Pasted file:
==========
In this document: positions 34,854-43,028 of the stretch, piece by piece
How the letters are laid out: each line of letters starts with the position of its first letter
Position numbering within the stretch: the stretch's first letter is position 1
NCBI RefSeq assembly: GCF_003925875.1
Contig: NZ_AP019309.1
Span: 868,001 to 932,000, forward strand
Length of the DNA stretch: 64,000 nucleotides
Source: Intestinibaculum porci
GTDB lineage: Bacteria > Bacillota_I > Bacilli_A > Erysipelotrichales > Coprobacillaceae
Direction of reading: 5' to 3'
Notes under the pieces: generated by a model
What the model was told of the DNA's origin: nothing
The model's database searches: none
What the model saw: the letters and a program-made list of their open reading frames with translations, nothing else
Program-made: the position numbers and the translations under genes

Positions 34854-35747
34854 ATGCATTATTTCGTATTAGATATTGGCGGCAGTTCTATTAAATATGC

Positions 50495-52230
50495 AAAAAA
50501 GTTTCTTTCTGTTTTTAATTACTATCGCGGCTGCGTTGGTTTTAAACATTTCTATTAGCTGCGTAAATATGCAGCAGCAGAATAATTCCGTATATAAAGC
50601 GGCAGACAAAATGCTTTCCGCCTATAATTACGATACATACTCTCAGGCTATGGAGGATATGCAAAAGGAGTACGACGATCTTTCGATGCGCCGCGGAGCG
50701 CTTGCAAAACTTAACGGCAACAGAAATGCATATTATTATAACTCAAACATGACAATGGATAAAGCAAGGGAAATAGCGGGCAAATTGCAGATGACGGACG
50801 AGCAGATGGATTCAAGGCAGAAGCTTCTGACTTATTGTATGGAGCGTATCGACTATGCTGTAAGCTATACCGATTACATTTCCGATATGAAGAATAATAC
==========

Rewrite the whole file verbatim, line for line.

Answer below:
In this document: positions 34,854-43,028 of the stretch, piece by piece
How the letters are laid out: each line of letters starts with the position of its first letter
Position numbering within the stretch: the stretch's first letter is position 1
NCBI RefSeq assembly: GCF_003925875.1
Contig: NZ_AP019309.1
Span: 868,001 to 932,000, forward strand
Length of the DNA stretch: 64,000 nucleotides
Source: Intestinibaculum porci
GTDB lineage: Bacteria > Bacillota_I > Bacilli_A > Erysipelotrichales > Coprobacillaceae
Direction of reading: 5' to 3'
Notes under the pieces: generated by a model
What the model was told of the DNA's origin: nothing
The model's database searches: none
What the model saw: the letters and a program-made list of their open reading frames with translations, nothing else
Program-made: the position numbers and the translations under genes

Positions 34854-35747
34854 ATGCATTATTTCGTATTAGATATTGGCGGCAGTTCTATTAAATATGC

Positions 50495-52230
50495 AAAAAA
50501 GTTTCTTTCTGTTTTTAATTACTATCGCGGCTGCGTTGGTTTTAAACATTTCTATTAGCTGCGTAAATATGCAGCAGCAGAATAATTCCGTATATAAAGC
50601 GGCAGACAAAATGCTTTCCGCCTATAATTACGATACATACTCTCAGGCTATGGAGGATATGCAAAAGGAGTACGACGATCTTTCGATGCGCCGCGGAGCG
50701 CTTGCAAAACTTAACGGCAACAGAAATGCATATTATTATAACTCAAACATGACAATGGATAAAGCAAGGGAAATAGCGGGCAAATTGCAGATGACGGACG
50801 AGCAGATGGATTCAAGGCAGAAGCTTCTGACTTATTGTATGGAGCGTATCGACTATGCTGTAAGCTATACCGATTACATTTCCGATATGAAGAATAATAC